How many times have you heard an executive assign familiar aphorisms to business challenges–and you just know it’s a means to justify bad behavior? They might say “business isn’t personal” as an excuse for sub-par treatment of others. Executives demand that employees “do more with less,” but then don’t allow people to focus on less. But the worst of them is one so many leaders seem to cling to: “Make a choice between fast, cheap or good.”
Old-school rhetoric like this produces the wrong answers and leads to more problems. Worse, for digital companies, it’s a practice that will keep the business and its people from truly transforming and competing.
The focus of an organization’s leaders can no longer center around compromising two out of three values. Instead, companies should focus on optimizing all of them. You can achieve all three when you’re working in the right ways to creatively solve problems, using data to make your decisions and modeling start-up behavior to move quickly.
There are three key philosophies to follow if you want to harness this new paradigm:
Commit to Risk and Creativity
Risk and creativity–along with the resilience to commit to both–is baked into the DNA of the world’s greatest companies. When PwC asked CEOs to name the most important ingredients for successful innovation, 31% said having the capability for creativity. That means you need to be willing to try–and fail. PwC’s 2017 Risk in Review report revealed that 47% of corporate officers said they track their risk appetite – up from 36% in 2015.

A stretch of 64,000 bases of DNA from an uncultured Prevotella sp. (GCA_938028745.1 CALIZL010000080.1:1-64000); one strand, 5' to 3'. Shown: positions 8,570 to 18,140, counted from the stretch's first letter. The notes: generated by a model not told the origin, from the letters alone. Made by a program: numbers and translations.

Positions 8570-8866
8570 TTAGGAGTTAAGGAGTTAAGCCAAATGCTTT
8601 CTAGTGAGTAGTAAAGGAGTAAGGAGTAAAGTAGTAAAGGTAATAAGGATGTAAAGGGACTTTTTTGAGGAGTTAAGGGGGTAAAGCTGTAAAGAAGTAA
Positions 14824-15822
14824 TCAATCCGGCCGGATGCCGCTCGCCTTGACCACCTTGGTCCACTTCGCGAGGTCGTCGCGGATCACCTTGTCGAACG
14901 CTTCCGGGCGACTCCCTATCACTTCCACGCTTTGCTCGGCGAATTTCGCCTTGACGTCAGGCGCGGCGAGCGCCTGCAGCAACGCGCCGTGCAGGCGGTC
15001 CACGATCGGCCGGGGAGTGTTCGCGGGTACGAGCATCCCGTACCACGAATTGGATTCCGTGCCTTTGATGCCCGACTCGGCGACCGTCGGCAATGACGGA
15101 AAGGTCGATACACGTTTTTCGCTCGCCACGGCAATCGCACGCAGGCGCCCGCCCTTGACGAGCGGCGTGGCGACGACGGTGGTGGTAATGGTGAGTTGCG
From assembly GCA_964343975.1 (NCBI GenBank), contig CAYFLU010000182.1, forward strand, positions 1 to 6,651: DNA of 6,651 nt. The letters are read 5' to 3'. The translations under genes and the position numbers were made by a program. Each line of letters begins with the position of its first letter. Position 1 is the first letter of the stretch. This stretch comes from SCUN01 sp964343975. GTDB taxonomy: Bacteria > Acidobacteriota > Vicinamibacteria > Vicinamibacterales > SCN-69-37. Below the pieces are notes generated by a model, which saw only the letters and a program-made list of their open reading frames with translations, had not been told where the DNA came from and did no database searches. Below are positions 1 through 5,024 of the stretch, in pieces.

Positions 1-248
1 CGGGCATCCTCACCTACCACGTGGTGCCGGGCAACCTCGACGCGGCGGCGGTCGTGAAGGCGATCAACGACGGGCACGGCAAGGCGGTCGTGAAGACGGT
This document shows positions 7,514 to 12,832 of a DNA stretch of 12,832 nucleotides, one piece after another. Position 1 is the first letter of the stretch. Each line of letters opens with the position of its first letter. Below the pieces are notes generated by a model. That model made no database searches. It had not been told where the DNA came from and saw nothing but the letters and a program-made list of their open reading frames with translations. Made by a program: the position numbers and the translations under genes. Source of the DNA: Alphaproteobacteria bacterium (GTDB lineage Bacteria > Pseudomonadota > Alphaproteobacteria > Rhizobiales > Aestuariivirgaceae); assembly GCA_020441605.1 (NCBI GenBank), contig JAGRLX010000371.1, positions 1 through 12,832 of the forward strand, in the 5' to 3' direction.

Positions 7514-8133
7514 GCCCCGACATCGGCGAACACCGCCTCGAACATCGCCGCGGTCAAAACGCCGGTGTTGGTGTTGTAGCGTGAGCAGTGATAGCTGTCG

That is a good start, but companies need to go further. How? Embrace iconoclasts, support transformational ideas and be prepared to persevere when the changes you support feel difficult. Watch for pitfalls: commitment can collapse when there are changes in leadership, when tasks get reprioritized and when budgets run short.
Craft a Culture of Encouragement
Next, be transparent about what that means for employees; executing on creative risks successfully is a different ball game — and one that starts at the top.
Executives must be willing to prioritize serious discussions surrounding the firm’s current and ideal culture; what does a future, inclusive of more creativity and higher risk tolerance, look like? Identify specific scenarios, from staff meetings, to client conversations, to choosing new tools and technology–for the right reasons, not just to have the latest tech–and map out how your new mindset may benefit each situation.
The conversation should be continuous if it’s to be successful.
Understand Perfection Kills Progress
You can train harder than anyone else, wear the latest state-of-the-art performance gear and have the sleekest strategy for running the race. But if you’re not at the starting line when the starter’s gun goes off, none of that matters–you’ve already missed the race.
And that’s what happens when you focus too much time working an idea to perfection; you forget the importance of delivering it on time. No amount of research and iterating will guarantee market success.
But at some point–and it’s sooner than you think–trading timeliness for perfection is crucial if you want your hard work to pay off. Choose an optimal launch date based on your timeline and market variables. Agree as a team what you are willing to compromise–and what you won’t–in order to meet your minimal maturity model. Deliver that on time. Then iterate.
Perfection can kill progress and stifle innovation. You needn’t choose between cheap, fast or good. Change the paradigm instead. And get comfortable with change: transformation is never completely done; the best products and services remain a continuous work in progress. That’s exactly how it should be.